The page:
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POETRY AND POETS
FROM CHAUCER TO TENNYSON,
BIOGRAPHICAL SKETCHES, AND A RAPID VIEW OF THE
AN INTRODUCTORY ESSAY
ORIGIN AND PROGRESS OF ENGLISH POETICAL
ADAM AND CHARLES BLACK, NORTH BRIDGE.
FROM the reception which the following body of selec tions from the poetry of our country has met with, it has been suggested to the publishers, that the volume may not prove unacceptable to readers beyond the sphere of those for whom it was in the first place specifically intended. They have therefore resolved to issue it in a form more adapted to the library, or to the drawing-room table.
The leading principle which governed the compiler in the choice of the pieces, was their suitableness for the purposes of education: but in no national poetry, perhaps, can this object be so easily combined with the selection of the pleasing and the beautiful, as in that of England. The following extracts will therefore be found to contain a large proportion of what will be read and studied, not only with instruction but with delight, while the extent over which the extracts range will furnish, to students of our British poetry, a succinct and comprehensive manual of its history and its characteristics.
It has been objected, that the compiler has not exhibited with sufficient breadth the dramatic literature of the period included in the later portion of the sixteenth and the earlier portion of the seventeenth century. He is himself perfectly aware of this, and has assigned a reason for this course. He was unwilling to compress farther his already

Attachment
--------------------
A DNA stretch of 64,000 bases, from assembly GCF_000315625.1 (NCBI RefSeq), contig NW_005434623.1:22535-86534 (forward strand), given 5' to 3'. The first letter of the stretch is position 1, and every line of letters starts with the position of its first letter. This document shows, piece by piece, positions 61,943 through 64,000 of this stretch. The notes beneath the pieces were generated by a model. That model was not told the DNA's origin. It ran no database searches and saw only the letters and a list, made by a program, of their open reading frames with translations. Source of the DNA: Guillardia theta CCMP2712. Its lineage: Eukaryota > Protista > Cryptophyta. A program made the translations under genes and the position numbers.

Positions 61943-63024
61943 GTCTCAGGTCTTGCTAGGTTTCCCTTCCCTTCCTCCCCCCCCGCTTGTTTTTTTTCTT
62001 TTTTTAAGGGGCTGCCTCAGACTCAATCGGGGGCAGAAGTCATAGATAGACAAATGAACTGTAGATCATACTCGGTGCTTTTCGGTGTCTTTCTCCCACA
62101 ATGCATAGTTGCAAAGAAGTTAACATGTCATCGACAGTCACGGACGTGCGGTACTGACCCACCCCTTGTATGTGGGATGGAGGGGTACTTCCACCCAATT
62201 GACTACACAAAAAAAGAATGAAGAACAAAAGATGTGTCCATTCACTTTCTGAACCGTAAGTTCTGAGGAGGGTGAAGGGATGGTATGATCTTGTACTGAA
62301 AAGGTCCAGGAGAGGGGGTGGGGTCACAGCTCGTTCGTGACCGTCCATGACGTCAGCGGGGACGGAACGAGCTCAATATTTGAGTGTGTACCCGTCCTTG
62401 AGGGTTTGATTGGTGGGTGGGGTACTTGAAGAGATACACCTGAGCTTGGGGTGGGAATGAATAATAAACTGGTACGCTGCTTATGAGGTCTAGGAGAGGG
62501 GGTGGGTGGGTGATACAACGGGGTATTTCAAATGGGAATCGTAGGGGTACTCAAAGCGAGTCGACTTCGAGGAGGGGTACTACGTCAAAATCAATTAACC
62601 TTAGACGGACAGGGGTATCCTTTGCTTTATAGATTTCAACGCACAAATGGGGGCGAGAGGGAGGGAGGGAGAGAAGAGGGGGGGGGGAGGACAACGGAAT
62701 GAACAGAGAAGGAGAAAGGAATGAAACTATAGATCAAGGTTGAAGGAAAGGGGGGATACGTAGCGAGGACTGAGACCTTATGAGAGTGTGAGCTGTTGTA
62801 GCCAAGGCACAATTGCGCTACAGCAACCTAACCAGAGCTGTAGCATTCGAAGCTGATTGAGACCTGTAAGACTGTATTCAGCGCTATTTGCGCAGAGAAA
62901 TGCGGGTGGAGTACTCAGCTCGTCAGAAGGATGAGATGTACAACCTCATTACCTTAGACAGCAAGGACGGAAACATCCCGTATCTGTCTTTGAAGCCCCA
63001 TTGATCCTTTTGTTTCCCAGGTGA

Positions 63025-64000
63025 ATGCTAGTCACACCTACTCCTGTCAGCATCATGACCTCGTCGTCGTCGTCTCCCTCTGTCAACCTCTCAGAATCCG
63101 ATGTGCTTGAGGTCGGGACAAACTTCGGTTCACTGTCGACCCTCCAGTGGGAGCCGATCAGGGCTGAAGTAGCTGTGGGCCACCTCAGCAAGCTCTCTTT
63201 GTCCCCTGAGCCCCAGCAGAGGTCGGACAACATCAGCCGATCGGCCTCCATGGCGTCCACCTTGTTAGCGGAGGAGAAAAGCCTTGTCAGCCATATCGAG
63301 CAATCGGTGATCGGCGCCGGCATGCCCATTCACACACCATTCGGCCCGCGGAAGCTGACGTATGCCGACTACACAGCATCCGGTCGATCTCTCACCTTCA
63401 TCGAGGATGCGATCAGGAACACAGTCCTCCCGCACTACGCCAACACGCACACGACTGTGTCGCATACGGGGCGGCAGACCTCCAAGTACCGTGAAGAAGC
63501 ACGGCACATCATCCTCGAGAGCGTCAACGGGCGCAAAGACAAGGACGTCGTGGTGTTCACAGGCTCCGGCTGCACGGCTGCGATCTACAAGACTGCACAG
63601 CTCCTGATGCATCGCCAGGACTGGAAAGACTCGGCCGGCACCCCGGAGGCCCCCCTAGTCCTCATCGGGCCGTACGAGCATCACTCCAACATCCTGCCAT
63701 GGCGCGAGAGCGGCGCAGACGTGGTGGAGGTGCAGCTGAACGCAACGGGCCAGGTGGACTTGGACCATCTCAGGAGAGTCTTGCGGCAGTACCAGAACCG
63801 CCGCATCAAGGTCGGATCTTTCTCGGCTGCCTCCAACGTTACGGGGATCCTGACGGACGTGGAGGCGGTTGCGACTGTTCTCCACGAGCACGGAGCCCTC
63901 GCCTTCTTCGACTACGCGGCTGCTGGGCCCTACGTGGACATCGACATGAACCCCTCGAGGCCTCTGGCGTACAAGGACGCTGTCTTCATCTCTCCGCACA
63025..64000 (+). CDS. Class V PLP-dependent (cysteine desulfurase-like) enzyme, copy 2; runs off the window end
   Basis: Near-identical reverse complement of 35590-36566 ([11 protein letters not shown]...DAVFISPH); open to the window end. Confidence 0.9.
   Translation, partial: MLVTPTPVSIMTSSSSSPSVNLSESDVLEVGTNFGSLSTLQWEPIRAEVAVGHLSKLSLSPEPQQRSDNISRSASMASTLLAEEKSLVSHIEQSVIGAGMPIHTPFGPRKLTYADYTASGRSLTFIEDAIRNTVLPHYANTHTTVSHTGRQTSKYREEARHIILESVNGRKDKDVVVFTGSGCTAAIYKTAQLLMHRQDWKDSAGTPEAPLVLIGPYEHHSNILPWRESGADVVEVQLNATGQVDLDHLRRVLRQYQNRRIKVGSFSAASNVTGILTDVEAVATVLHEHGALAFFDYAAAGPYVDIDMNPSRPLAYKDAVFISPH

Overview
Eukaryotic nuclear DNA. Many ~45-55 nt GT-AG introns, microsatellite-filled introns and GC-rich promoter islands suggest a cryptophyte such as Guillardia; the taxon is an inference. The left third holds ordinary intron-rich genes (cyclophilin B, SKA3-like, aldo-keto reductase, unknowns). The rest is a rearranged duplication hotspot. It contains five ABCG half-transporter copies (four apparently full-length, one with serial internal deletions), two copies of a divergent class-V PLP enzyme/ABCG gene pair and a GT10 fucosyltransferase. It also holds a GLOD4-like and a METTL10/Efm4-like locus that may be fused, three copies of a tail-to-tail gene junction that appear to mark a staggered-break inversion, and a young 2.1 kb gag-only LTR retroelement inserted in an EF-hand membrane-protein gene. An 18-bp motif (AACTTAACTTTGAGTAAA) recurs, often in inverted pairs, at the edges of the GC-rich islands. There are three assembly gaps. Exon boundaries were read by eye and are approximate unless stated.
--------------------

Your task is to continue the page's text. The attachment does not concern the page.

* See Life of Marlow, p. 74.
compressed extracts from Shakespeare, as an author most eminently useful in the promotion of the object of the volume and accordingly he was forced to abandon the greater number of the poets whose works form that singular galaxy of dramatic power, which filled the half century between the later portion of Elizabeth's reign and that of Charles I. An absence of comic extracts has also been noticed. The Compiler was anxious to have furnished some of this class; but, besides the difficulty of finding pieces of a length and character adapted to his purpose, he conceived that the specimens which he could have selected would have afforded but a very defective and meagre view of the progress of the comic drama, whose history is distinct from that of every other department of our literature, and whose character has continually varied with the various changes of English manners and tastes. The illustration by extracts of the English drama in both its departments is extensive enough to form material for a separate volume.
It has also been remarked as anomalous, that so much space has been afforded to Swift, a writer of an unamiable and even objectionable character, and destitute of the true spirit and feeling of a poet, while so little room has been accorded to the charming descriptions of Thomson. The compiler conceived that Swift is an author so remarkable, as differing in spirit and style from the artificial mannerism of his age, both in prose and verse, and as furnishing examples of the purest simplicity in English writing, that, independently of his historical influence on the thinking and the writing of the times in which he lived, he seemed to merit a conspicuous place in the list of English classics. Besides, the extract from his poem on his own death furnishes an interesting example of the phenomena of a mind, whose singular psychological structure has been an object of wonder and mystery to all his biographers. On the other hand, descriptive poetry is sufficiently abundant in the Extracts, and has in general too much en